Photograph from AP
Published February 15, 2013
The meteor that exploded over Russia last night injured more than a thousand people and was unusually well documented, thanks to the widespread use of dashboard cameras by Russian drivers.
But it's not the first time people have seen or been hit by space rocks making landfall.
Meteorite landings have also been witnessed in Europe, Africa, Oceania, and South America, where, in 2007, Peruvian villagers were sickened by arsenic fumes released from an underground water source after impact.
But probably the most famous observed meteor exploded above the Tunguska River in Siberia in 1908. The disintegration of this rock, estimated to be about as tall as a 12-story building, leveled 800 square miles (2,000 square kilometers) of trees, shaking the ground and shining as bright as a second sun, in the words of one eyewitness.
While the damage around remote Tunguska took decades to discover, the 1992 Peekskill, New York, meteor was documented on video by 16 different observers. This event cast light that rivaled a full moon's glow and has put a lasting spotlight on the car whose trunk was crumpled by its impact.
Meteorites have crashed weddings and funerals too. In 1929, a meteorite struck a wedding party in Zvezvan in then Yugoslavia, according to the book Rain of Iron and Ice: The Very Real Threat of Comet and Asteroid Bombardment. And in 1924, a meteorite interrupted a funeral service near Elwell, Colorado.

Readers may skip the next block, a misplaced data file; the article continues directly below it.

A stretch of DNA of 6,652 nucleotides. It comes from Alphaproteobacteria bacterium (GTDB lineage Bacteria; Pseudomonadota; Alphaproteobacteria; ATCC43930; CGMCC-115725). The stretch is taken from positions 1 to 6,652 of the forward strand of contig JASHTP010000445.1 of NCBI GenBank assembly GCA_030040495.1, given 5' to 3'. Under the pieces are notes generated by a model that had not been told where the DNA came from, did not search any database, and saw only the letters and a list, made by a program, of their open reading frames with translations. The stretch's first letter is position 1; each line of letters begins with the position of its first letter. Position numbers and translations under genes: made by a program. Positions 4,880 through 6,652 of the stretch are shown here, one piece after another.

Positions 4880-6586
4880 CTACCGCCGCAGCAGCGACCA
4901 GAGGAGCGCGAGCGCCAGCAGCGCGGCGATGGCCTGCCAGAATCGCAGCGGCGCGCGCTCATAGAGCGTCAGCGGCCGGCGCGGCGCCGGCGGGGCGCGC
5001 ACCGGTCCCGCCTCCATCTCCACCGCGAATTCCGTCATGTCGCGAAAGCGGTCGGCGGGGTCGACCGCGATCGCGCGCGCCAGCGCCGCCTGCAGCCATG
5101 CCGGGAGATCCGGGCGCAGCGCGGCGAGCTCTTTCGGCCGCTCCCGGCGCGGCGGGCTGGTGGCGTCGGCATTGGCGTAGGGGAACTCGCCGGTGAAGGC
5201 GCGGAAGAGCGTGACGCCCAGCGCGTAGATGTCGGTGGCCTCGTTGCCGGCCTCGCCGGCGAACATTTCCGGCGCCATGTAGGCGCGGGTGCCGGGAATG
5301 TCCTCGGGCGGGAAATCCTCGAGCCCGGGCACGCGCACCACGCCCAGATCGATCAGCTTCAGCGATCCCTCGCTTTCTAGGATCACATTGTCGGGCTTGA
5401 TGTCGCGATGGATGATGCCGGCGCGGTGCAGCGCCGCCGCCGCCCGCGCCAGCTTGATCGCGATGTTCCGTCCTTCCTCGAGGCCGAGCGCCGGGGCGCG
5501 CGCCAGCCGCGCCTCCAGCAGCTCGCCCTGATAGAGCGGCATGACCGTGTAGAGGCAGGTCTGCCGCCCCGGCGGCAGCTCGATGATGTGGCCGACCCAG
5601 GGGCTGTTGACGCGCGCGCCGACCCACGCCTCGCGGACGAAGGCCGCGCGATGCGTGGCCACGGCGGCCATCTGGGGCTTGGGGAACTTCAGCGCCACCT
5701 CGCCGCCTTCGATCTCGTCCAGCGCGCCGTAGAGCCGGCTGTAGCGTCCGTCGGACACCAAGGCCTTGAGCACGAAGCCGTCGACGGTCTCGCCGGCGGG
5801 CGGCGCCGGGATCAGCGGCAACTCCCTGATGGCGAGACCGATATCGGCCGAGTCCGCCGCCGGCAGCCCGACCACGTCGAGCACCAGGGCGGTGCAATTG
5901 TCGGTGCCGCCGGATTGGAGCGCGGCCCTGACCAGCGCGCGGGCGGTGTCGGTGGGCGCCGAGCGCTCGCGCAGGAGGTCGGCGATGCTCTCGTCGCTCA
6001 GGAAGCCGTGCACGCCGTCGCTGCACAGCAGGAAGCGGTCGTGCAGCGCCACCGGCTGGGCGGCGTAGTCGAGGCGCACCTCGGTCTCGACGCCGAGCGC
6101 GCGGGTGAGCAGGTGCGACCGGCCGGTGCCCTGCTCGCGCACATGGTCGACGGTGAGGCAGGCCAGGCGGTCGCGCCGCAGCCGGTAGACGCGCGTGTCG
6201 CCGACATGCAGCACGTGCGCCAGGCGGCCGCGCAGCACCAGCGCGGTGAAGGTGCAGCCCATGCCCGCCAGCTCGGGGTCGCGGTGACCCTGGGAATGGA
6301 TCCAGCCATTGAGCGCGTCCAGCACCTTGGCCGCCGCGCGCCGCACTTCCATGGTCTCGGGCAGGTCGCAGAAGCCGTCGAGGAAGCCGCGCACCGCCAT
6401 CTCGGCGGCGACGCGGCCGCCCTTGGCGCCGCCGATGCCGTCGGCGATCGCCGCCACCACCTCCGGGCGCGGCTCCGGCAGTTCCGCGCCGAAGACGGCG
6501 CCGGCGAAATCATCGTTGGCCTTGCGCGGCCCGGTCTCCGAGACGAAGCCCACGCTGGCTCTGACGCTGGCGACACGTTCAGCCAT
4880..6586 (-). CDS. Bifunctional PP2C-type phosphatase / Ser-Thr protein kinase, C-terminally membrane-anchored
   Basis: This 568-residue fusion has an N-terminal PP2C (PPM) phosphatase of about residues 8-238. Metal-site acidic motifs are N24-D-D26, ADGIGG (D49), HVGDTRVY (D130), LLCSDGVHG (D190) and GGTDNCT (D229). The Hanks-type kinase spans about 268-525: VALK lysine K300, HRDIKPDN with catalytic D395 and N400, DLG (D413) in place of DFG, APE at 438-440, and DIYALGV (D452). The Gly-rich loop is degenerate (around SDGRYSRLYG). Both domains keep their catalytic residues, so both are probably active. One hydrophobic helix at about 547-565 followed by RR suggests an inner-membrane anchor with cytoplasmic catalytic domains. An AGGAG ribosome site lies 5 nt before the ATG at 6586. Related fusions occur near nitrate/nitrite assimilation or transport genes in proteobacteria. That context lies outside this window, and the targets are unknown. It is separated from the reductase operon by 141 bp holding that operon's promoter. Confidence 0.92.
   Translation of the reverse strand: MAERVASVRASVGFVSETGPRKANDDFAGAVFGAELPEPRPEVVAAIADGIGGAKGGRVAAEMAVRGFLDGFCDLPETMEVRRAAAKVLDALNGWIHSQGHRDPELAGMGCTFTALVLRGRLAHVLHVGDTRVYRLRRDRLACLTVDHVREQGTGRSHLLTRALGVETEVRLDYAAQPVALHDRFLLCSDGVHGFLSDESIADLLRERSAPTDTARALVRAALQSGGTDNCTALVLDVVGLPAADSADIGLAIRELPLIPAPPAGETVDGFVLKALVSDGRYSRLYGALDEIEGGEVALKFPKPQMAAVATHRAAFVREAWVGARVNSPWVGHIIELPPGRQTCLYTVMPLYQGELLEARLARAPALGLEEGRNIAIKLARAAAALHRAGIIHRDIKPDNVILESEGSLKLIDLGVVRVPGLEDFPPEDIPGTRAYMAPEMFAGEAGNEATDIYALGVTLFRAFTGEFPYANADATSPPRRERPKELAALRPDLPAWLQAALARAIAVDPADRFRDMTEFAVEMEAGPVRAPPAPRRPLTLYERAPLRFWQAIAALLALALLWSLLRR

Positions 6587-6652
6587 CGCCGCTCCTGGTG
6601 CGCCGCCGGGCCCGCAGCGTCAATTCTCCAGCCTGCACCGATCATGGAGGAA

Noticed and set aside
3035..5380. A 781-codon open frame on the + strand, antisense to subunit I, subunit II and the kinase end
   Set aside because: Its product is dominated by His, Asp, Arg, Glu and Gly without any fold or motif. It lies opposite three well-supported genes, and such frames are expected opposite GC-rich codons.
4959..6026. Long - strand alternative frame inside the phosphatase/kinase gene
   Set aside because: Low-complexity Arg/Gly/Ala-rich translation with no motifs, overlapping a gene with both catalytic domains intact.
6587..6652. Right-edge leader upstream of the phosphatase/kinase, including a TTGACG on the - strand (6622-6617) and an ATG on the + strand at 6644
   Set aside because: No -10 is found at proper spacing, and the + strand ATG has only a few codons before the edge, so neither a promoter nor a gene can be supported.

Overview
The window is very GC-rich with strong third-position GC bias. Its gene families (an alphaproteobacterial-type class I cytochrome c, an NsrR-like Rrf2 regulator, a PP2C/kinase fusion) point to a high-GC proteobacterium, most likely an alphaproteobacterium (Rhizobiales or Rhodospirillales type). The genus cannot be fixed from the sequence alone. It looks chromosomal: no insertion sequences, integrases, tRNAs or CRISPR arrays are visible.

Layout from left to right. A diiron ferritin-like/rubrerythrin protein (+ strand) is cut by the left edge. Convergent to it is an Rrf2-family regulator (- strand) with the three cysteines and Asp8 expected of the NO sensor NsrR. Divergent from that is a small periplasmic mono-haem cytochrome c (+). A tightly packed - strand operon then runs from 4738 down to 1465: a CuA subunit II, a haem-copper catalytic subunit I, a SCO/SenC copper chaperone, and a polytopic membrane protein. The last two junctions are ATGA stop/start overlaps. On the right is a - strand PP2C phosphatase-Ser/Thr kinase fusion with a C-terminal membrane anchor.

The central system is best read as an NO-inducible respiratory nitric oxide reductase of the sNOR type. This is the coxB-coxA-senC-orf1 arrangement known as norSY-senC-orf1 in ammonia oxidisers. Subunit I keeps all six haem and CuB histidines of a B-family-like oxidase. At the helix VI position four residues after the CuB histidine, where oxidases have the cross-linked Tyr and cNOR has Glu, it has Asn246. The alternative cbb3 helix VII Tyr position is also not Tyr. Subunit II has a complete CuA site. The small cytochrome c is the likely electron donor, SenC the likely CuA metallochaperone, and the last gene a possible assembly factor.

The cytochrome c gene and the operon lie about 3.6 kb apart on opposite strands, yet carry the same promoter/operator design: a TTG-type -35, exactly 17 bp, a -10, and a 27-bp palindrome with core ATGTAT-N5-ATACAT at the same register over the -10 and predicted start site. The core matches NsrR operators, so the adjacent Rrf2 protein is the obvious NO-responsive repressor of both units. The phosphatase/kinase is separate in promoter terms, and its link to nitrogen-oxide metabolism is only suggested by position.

It's enough to make you want to stay at home, but even that's no guarantee of safety. In 1954 in Alabama, Ann Elizabeth Hodges took a nine-pound (four-kilogram) meteorite in the hip after it punched through her roof and bounced off a radio, leaving her alive but bruised.
The recent Russian meteorite is not the first since 1954 to cause injuries to people, the event created the highest recorded number of injuries on record due to a meteorite, noted Michael D. Reynolds, adjunct astronomy professor at Florida State College at Jacksonville and author of the book Falling Stars: A Guide to Meteors and Meteorites.
Rocks chipped off the surface of Mars that eventually landed outside Alexandria, Egypt, in 1911 have been blamed for killing a dog, according to a farmer who witnessed the event. Some of this Martian debris is now on display at the National Museum of Natural History in Washington, D.C.
A couple of decades later, a Pennsylvania farmer suspects he saw one kill a cow.
See More on Friday's Meteor Shower in Russia
As the article suggests, this impact wasn't the first one, and it will certainly not be the last. Historically, there are many incidents of comets, meteors and other celestial bodies interacting with earth which are well documented by ice core and tree ring data by Mike Baille.
I have recently read a book which combines this data with the historical accounts of various astronomers in different countries during those times. The book is called Comets and Horns of Moses which gives insight of the historical times associated with cyclical catastrophes.
Breeding the remaining northern white rhinoceroses with their cousins may preserve some of their genes, scientists say.
A steady trickle of water is bringing wildlife back to a few parts of the Colorado River Delta.
After his death, Michel du Cille leaves a legacy of work distinguished by his ability to connect with his subjects.
The Future of Food
How do we feed nine billion people by 2050, and how do we do so sustainably?
We've made our magazine's best stories about the future of food available in a free iPad app.